Who knew that history educators could be put in the unenviable position to fighting to keep a standardized multiple choice test that is inflicted on third graders here in Virginia? For as long as the test’m till they drop mentality has been governing history instruction at the K-12 level, history teachers have been complaining about having to “teach to the test.” The primary complaint, of course, has been that the tests privilege a particular type of history, namely the version that is all about memorizing names and dates.
Three years ago I had some very critical things to say about the Florida legislature’s desire to impose the Sgt. Joe Friday approach to history on the schools in Florida (one of my favorite posts of all time in case you’re keeping track).
Now, though, it seems the worm has turned…Today’s Washington Post reports that some history teachers and/or social studies administrators in Virginia are opposed to the state’s proposal to drop the third grade history test administered state-wide (a “standard of learning” test or, ironically, an SOL). A couple of those quoted in the article worry that if there is no history test for third graders then history will be devalued as a subject in the schools.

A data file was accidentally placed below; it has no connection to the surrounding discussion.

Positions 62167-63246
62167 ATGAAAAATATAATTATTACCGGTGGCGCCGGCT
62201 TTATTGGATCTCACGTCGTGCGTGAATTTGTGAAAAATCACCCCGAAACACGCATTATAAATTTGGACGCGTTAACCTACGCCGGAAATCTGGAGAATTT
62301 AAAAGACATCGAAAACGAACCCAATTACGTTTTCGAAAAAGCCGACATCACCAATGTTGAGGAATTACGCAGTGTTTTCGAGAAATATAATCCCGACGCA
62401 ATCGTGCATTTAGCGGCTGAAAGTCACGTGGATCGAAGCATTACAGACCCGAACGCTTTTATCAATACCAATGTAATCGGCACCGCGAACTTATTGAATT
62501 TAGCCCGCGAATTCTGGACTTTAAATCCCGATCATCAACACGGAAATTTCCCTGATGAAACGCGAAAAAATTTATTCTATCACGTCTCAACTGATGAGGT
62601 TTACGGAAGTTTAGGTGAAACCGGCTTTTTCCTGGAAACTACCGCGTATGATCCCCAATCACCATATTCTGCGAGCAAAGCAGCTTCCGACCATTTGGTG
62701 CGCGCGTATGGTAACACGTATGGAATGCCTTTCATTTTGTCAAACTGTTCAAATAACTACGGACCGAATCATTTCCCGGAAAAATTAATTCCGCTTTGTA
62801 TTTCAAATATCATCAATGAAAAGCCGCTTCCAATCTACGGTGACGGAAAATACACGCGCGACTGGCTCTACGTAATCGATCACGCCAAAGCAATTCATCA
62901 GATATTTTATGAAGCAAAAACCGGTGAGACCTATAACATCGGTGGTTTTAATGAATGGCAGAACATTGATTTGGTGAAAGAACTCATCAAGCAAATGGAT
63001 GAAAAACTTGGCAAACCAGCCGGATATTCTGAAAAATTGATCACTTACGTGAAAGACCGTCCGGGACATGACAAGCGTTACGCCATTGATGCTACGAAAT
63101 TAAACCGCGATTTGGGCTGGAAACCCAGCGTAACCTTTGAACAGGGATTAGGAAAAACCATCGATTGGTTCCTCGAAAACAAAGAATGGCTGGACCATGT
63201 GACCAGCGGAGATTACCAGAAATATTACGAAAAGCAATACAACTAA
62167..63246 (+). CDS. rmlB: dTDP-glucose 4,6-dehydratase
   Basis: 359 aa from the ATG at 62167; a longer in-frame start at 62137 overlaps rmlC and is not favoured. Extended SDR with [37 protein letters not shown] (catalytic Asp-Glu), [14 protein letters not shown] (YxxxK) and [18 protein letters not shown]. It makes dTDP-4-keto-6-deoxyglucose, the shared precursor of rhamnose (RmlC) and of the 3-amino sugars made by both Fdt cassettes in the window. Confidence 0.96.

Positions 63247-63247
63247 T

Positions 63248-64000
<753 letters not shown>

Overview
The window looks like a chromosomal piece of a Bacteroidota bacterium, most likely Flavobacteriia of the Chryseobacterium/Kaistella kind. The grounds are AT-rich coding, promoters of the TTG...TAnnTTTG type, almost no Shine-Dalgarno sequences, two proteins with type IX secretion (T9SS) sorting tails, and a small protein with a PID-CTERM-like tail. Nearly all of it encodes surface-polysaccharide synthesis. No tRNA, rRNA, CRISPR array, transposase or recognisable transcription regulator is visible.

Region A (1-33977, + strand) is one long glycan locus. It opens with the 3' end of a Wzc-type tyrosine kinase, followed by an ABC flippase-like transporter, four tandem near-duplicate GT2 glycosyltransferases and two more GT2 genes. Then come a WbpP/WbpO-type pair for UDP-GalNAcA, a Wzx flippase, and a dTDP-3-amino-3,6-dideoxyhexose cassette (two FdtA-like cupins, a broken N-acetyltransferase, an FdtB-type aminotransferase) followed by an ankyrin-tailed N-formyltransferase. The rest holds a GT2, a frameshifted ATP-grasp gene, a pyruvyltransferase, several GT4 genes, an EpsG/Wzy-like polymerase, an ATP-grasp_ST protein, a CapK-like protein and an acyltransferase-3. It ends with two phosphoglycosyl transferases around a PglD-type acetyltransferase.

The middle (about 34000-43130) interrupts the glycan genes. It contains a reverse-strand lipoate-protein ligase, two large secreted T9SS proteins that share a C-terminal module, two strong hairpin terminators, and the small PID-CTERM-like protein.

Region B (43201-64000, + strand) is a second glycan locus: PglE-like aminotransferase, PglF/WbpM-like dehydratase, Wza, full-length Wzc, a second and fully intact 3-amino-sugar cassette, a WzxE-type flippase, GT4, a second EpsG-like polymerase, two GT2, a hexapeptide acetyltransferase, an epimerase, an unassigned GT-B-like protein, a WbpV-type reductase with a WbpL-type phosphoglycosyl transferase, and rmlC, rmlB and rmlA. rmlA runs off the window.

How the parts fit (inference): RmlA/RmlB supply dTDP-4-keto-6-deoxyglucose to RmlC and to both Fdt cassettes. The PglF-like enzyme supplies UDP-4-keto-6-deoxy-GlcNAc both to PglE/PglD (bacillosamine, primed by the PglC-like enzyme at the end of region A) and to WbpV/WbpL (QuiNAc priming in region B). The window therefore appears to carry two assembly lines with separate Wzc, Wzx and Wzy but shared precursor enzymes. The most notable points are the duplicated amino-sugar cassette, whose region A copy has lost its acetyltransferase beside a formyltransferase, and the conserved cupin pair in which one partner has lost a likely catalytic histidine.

As the parent to two school-age children (one of whom took his fourth grade SOL in history this morning), I want to make it very clear that I’m with whoever it is who wants to drop the third grade test. I spend a lot of time working with history teachers at all grade levels in the public schools and my impression is that the vast, vast majority are very committed to the idea that history has a central place in the school curriculum at all grade levels, so I’m not worried that teachers are going to suddenly drop history like a stone just because there isn’t a state wide test.
And I’m equally sure that no school district anywhere in the United States could get away with cutting much more history from the curriculum than has already been cut in the past 20 or 30 years. To do so strikes me as a political third rail.
So I say let the Florida legislators try to transform their state into Belarus. Here in Virginia I say we can live without a history test or two.